Saxo launches its Quarterly Outlook report for Q2 2024, lamenting a ‘wasted year’ for the global economy

Saxo launches its Quarterly Outlook report for Q2 2024, lamenting a ‘wasted year’ for the global economy

Election fever and a global equity rally have in 2024 combined to “mask the inconvenient truths underlying our economy” such as rapid debt accumulation, high real interest rates and ongoing geopolitical tension, Saxo’s global strategists have declared in this quarter’s Saxo Quarterly Outlook report.

As elections in key market countries (such as the United States, European Union and India) dominate global discussions, Saxo’s strategists highlight the events and indicators in Q2 2024 that investors and traders should keep an eye on. They also explore whether this focus on elections is diverting attention from the actual figures affecting global markets.

In his macro note, “It’s all about elections and keeping status quo”, Saxo Chief Investment Officer Steen Jakobsen emphasises that “election optimism and a rally in equities have so far masked the inconvenient truths underlying our economy, where debt continues to grow faster than GDP.”

The current wave of optimism in the stock market, Jakobsen argues, hides a more uncomfortable truth – the global economy is in a delicate state. Central banks around the globe are tightening the purse strings, which, when combined with high real interest rates and the mountain of existing debt, could spell trouble for economic momentum.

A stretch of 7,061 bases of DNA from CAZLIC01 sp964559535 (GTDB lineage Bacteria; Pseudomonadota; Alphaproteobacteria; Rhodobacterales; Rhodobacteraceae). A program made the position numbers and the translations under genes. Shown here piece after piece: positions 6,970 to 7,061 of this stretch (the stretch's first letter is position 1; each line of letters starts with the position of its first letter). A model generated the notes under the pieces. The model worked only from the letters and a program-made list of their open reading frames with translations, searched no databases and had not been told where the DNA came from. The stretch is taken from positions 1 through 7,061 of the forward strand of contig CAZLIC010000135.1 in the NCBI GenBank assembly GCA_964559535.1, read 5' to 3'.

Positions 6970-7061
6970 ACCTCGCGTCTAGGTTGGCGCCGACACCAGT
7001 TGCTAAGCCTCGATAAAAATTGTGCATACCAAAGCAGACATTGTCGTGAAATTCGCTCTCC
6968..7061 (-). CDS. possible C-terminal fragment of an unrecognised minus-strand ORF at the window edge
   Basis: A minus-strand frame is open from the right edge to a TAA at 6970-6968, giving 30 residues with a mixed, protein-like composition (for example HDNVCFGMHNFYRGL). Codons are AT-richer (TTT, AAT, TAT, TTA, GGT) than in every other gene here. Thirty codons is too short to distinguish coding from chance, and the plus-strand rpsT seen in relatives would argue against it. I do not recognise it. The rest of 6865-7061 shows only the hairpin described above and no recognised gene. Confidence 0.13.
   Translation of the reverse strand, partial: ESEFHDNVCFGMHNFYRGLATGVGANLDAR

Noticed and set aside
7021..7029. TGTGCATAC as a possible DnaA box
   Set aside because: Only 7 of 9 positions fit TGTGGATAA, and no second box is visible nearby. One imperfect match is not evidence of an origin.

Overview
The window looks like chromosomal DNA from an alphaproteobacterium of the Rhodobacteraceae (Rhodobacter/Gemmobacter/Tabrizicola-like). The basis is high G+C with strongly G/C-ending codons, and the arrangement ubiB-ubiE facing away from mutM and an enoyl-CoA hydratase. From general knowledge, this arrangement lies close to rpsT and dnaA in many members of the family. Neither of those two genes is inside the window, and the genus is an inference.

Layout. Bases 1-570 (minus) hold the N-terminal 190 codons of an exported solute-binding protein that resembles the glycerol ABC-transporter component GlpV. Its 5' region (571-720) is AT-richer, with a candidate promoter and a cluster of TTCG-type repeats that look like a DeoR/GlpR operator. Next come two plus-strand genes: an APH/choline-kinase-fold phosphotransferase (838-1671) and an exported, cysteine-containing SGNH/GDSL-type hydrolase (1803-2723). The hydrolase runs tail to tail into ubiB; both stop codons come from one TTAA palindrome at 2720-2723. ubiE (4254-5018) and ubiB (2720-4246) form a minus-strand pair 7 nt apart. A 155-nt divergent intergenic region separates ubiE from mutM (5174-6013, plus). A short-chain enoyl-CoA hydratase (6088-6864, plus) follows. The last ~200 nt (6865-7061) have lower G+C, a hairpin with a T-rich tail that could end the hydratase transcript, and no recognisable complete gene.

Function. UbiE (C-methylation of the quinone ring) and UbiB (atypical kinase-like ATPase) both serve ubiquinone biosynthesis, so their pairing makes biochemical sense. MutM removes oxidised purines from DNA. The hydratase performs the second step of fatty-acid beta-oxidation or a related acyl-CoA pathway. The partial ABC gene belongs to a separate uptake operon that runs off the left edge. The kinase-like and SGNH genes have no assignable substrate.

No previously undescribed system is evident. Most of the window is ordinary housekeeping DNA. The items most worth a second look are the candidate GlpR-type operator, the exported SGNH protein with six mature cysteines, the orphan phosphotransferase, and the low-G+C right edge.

For this reason, Saxo’s strategists argue investors should in Q2 2024 reduce their exposure to equities in favour of fixed income and commodities.

Saxo Head of Fixed Income Strategy Althea Spinozzi argues in her fixed income note that the potential easing of central bank monetary policies presents a compelling reason for investors to consider extending the duration of their portfolios – although caution is advised for very long-term investments due to persistent inflation concerns.

In equities, Saxo Head of Equity Strategy Peter Garnry encourages a more neutral approach to US equities in the face of “speculative fever” in AI-related stocks such as Nvidia. He is also overweight European equities, particularly in the European defence sector, and underweight Japanese equities due to Yen currency risk.

Saxo Head of Commodity Strategy Ole S. Hansen states the commodities market is showing signs of recovery following a year-long consolidation period, buoyed by potential central bank rate cuts, which may soften the US dollar and reduce funding costs.

Lastly, Saxo Head of FX Strategy Charu Chanana argues expectations of a US Federal Reserve rate cut in June or July will create fresh opportunities for FX traders in Q2, especially in activity currencies such as the Aussie dollar and in emerging market currencies.

As Q2 2024 unfolds, Saxo reiterates that it’s important to have a balanced and strategically diversified investment approach. With a year full of major elections, it isn’t just “about playing the markets, but rather recognising the narrative driving investor sentiment,” Jakobsen concluded.